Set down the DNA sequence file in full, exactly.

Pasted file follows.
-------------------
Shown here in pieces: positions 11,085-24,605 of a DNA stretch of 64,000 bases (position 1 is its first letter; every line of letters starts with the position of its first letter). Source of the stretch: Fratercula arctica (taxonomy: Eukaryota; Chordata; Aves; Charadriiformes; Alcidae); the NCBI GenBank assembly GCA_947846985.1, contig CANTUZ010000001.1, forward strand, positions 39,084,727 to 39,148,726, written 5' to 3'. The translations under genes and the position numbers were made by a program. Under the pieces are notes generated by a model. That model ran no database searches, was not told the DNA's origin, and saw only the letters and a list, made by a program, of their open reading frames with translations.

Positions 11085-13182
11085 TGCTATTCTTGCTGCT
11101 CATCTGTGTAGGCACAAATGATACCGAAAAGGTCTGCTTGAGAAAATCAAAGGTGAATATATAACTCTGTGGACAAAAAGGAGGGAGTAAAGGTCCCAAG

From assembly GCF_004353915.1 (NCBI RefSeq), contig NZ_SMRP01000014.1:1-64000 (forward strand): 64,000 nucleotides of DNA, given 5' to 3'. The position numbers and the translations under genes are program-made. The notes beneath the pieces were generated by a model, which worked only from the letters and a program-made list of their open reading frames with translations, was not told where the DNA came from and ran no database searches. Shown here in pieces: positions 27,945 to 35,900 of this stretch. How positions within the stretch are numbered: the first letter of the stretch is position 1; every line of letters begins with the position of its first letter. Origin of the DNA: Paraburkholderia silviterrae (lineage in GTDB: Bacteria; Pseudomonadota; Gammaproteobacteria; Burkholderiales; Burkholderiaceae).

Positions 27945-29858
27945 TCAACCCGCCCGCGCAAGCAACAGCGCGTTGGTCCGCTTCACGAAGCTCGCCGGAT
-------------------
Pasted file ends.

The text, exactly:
Shown here in pieces: positions 11,085-24,605 of a DNA stretch of 64,000 bases (position 1 is its first letter; every line of letters starts with the position of its first letter). Source of the stretch: Fratercula arctica (taxonomy: Eukaryota; Chordata; Aves; Charadriiformes; Alcidae); the NCBI GenBank assembly GCA_947846985.1, contig CANTUZ010000001.1, forward strand, positions 39,084,727 to 39,148,726, written 5' to 3'. The translations under genes and the position numbers were made by a program. Under the pieces are notes generated by a model. That model ran no database searches, was not told the DNA's origin, and saw only the letters and a list, made by a program, of their open reading frames with translations.

Positions 11085-13182
11085 TGCTATTCTTGCTGCT
11101 CATCTGTGTAGGCACAAATGATACCGAAAAGGTCTGCTTGAGAAAATCAAAGGTGAATATATAACTCTGTGGACAAAAAGGAGGGAGTAAAGGTCCCAAG

From assembly GCF_004353915.1 (NCBI RefSeq), contig NZ_SMRP01000014.1:1-64000 (forward strand): 64,000 nucleotides of DNA, given 5' to 3'. The position numbers and the translations under genes are program-made. The notes beneath the pieces were generated by a model, which worked only from the letters and a program-made list of their open reading frames with translations, was not told where the DNA came from and ran no database searches. Shown here in pieces: positions 27,945 to 35,900 of this stretch. How positions within the stretch are numbered: the first letter of the stretch is position 1; every line of letters begins with the position of its first letter. Origin of the DNA: Paraburkholderia silviterrae (lineage in GTDB: Bacteria; Pseudomonadota; Gammaproteobacteria; Burkholderiales; Burkholderiaceae).

Positions 27945-29858
27945 TCAACCCGCCCGCGCAAGCAACAGCGCGTTGGTCCGCTTCACGAAGCTCGCCGGAT